Whole-plant transpiration in Populus sp.: its determination, nocturnal effects and influence by form of nitrogen Open Access
- Other title
- Type of item
- Degree grantor
University of Alberta
- Author or creator
- Supervisor and department
Lieffers, Victor (Renewable Resources)
Tyree, Melvin (Renewable Resources)
- Examining committee member and department
Zwiazek, Janusz (Renewable Resources)
Hacke, Uwe (Renewable Resources)
Department of Renewable Resources
Forest Biology and Management
- Date accepted
- Graduation date
Doctor of Philosophy
- Degree level
Water is a crucial factor in the life of land plants. Transpiration (E) is inevitable and it is viewed as the universal cost of accessing a CO2-rich atmosphere. Although we now know that plants lose water at night, it had been assumed that stomata remained closed after dark. Renewed interest has encouraged more research on night-time E. An overlooked challenge in this area is that of measuring water loss. Most of the current research relies on leaf-level measurements using gas analysers. This presents many complications and although the instruments are simple to operate, it is not a trivial task to measure E properly, especially at night. I present a system that includes instructions to build the hardware platform and the software package, which utilises balances to measure E simultaneously and continuously from multiple specimens. The system is particularly suited to measuring nocturnal E of whole plants since it requires minimal interaction and it is not intrusive for the plant. With this system, a survey of whole-plant nocturnal E was carried out on four species of Populus with a range of habitat preference from riparian to upland. This survey characterises night-time water loss in relation to habitat, showing that Populus from drier environments may curtail night-time E more readily than riparian species. The survey also investigates the effect of drought on nocturnal E, arguing that night-time sap flow may be associated with one or more physiological functions. Lastly, the effect of two forms of N (NO3- and NH4+) on whole-plant conductance is analysed in two hybrid poplars with different growth potentials. NH4+ is shown to depress day-time, but not night-time conductance in comparison with NO3-; likely due to a change in stomatal function. Root anatomy was radically changed in a species-dependent manner when grown under different N forms. Some of these changes reflect different metabolic needs associated with each N form, while others may have a direct bearing on plant hydraulics.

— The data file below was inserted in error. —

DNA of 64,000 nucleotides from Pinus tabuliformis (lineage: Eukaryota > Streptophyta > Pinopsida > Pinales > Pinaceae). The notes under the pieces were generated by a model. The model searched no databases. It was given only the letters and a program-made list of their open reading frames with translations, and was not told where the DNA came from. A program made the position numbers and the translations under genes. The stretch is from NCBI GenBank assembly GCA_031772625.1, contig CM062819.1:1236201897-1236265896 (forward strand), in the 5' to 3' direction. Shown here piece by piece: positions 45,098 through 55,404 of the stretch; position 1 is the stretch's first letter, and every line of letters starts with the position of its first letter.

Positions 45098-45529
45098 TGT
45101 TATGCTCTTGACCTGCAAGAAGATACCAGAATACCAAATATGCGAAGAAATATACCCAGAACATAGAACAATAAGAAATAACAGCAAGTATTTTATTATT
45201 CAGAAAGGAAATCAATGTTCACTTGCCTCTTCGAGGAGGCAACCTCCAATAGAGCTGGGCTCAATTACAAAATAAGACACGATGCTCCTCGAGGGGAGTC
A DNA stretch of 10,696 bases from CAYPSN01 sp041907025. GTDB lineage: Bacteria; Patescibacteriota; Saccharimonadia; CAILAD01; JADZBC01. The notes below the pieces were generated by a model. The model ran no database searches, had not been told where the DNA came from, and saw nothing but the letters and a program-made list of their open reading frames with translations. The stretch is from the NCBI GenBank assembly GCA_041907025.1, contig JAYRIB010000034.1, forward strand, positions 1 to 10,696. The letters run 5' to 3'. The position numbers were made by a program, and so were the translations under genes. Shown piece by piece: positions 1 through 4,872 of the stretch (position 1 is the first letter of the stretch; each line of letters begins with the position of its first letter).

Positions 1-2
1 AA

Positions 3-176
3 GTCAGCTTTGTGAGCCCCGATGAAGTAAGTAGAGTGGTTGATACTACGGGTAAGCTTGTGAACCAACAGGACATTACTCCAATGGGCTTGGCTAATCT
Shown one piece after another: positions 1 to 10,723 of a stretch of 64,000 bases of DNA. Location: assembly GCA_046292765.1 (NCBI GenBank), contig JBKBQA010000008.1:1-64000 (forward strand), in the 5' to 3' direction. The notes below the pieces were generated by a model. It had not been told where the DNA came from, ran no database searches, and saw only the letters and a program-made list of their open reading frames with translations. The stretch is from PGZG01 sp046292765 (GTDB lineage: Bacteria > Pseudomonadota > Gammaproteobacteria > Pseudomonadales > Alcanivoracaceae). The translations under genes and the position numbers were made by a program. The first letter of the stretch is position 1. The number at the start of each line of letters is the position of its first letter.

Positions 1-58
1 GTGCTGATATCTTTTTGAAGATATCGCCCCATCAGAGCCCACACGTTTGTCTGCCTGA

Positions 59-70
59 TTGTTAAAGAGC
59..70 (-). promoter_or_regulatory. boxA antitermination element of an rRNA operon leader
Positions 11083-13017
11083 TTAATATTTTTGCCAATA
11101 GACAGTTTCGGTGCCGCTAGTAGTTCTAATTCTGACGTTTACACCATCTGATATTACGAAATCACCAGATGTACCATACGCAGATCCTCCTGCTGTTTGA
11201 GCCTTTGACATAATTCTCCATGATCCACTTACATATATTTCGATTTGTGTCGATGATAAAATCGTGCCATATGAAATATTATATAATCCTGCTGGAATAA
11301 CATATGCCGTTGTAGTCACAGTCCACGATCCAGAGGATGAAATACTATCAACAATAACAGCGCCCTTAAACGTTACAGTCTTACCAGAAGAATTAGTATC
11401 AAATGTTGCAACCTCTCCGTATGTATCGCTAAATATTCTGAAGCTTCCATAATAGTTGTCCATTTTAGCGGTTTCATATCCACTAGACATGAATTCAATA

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- Citation for previous publication
Cirelli D, Lieffers VJ, Tyree MT. 2012. Measuring whole-plant transpiration gravimetrically: a scalable automated system built from components. Trees 26: 1669-1676.
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